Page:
Time is up for Big Oil’s business model

Shareholders are crucial to unlocking energy transition

Opinion piece in The Financial Times.

Mark van Baal is the founder of Follow This.

Every so often, the CEO of a big oil company invites me for coffee. I enjoy this courtesy, the swoosh of the lift, a seat at that big boardroom table — never mind the intention, I tell myself. Perhaps all this is a signal of respect.

Afterwards, I’m exhausted. Every time. The conversation goes like this: one of the executives will ask my organisation, Follow This, to withdraw our shareholder resolution from their company’s AGM. My colleagues and I reply that we’re seeking a shareholder mandate that will support management to lead the energy transition.

A short moment later, we shake hands — as if to confirm our disagreement. Then I make my way down the plush C-suite corridors back to the elevator.

Follow This is a movement of 9,000 shareholders in oil and gas companies. Our climate resolutions express support for oil majors — Shell, BP, TotalEnergies, Chevron, and ExxonMobil — to align their CO₂-emissions reduction targets with the Paris Agreement on climate change and invest accordingly.

Investors’ support for Follow This resolutions has grown from 2.7 per cent in 2016 to about one-third of AGM votes in 2021. This is a logical trajectory. Any investor contemplating the economic and environmental damage from carbon emissions needs to take a longer view of their fiduciary responsibility.

In 2022, the oil empire struck back. War in Ukraine triggered a surge in oil prices. Super profits for Big Oil and fears of growing energy insecurity lifted the defensive mood in those boardrooms. A sense of delayed vindication among oil industry executives was almost palpable when, last year, support for Follow This’s resolutions slumped.

Oil companies have claimed — defying logic or responsibility — that increasing investment in hydrocarbons is an imperative made more urgent by the energy crisis. A short-term panic in commodity markets eclipsed the larger catastrophe of climate crisis.

Of course, oil executives, experts in the intermittently lucrative business of turning hydrocarbons into petrodollars, are reluctant to lead the energy transition.

In the past year, we’ve met executives at 11 oil majors, every one determined to stick with what they know best — for as long as possible. Emboldened by their windfall profits, more than one has answered my entreaties with a simple question: how could he make the same profits from renewables?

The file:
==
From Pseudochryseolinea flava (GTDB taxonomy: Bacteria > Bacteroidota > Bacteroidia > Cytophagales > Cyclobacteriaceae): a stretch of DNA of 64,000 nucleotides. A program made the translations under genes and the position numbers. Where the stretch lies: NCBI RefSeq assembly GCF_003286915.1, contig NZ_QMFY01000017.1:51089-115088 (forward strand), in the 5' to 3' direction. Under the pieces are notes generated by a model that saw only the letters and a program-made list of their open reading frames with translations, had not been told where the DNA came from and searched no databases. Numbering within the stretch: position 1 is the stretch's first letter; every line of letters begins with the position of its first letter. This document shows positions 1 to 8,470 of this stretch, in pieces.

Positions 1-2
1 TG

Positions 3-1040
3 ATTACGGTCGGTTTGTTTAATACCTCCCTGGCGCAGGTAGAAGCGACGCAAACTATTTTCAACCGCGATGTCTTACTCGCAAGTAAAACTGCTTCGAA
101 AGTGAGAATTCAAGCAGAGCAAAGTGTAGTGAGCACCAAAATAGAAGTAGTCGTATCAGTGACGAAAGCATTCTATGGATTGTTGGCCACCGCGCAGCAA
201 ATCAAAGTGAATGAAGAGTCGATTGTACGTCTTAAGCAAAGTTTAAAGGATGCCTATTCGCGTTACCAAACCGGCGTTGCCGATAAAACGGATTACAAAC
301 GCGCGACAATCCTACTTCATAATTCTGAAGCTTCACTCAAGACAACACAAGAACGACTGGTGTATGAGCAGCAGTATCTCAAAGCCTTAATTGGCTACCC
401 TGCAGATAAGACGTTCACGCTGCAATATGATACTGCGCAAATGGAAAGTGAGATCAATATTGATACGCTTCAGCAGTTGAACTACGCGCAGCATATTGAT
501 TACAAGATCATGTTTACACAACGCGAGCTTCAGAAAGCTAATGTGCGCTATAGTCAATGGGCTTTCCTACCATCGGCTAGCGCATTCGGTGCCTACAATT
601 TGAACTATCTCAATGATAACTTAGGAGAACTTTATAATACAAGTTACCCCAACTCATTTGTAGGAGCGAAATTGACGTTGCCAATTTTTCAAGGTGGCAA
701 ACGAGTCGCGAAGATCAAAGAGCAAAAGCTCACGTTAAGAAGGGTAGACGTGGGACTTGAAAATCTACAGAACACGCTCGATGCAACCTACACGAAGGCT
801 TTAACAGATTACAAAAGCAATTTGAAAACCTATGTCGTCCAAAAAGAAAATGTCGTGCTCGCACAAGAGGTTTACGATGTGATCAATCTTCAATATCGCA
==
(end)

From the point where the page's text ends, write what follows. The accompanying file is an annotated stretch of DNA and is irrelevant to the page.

That’s the wrong question. Time is up for Big Oil’s business model. Today’s profits should be funding exploration of new business models. My argument — that the business case for oil will collapse, just as soon as fossil fuel producers are held liable for climate damage — falls on deaf ears.

Today, investors know that the climate crisis poses a material risk to their entire portfolios. The consequences of floods, droughts and extreme weather have to be paid for. That’s why many institutions make public commitments of support for the Paris Agreement, which requires the world to almost halve emissions in this decade.

Others talk about constructive engagement and transition pathways, but to little effect. The right to vote at AGMs is the only meaningful power wielded by shareholders. Why then is it so difficult for the same institutions to vote in favour of resolutions that align with their announced policies to achieve the Paris goals?

I’ve heard many answers to that question. In 2016, when Follow This filed our first climate resolution at Shell, we were told that it was unusual to vote against the company’s board; unreasonable to ask for cuts in (so-called Scope 3) product emissions; and that it was unnecessary because oil companies had agreed to set Scope 3 targets — in the very distant future.

These excuses have worn thin. By 2022, the 10 largest investors in the Netherlands all voted in favour of our resolutions. In the UK, two of the four largest institutional investors (HSBC and Schroders) voted for the Follow This proposal last year.

The others, Abrdn and Legal General Investment Management, voted against. This allowed investors to “continue building on the constructive engagements” with oil companies, said LGIM. But as the Church of England pension fund has acknowledged, constructive engagement and voting for the Follow This resolution are not mutually exclusive. They’re codependent.

Asset managers, whose performance is measured quarterly, worry that setting medium-term Scope 3 emissions reduction targets would lead to a decline in short-term profits. In short, they prioritise short-term profits over long-term risk. This line of argument is a fallacy. Developing new oil and gas projects can take a decade or more. Investments made now to increase capacity herald climate disaster.

As long as investors allow Big Oil to do what they know best, oil and gas companies will stick to their strategy of investing more in new fossil fuels capacity far beyond the boundaries of the Paris Agreement, while lobbying against climate legislation, and even largely ignoring court rulings to curb all emissions in this decade.

Big Oil needs to change, or Paris will fail.

That’s a decision for shareholders.

Mark van Baal in The Financial Times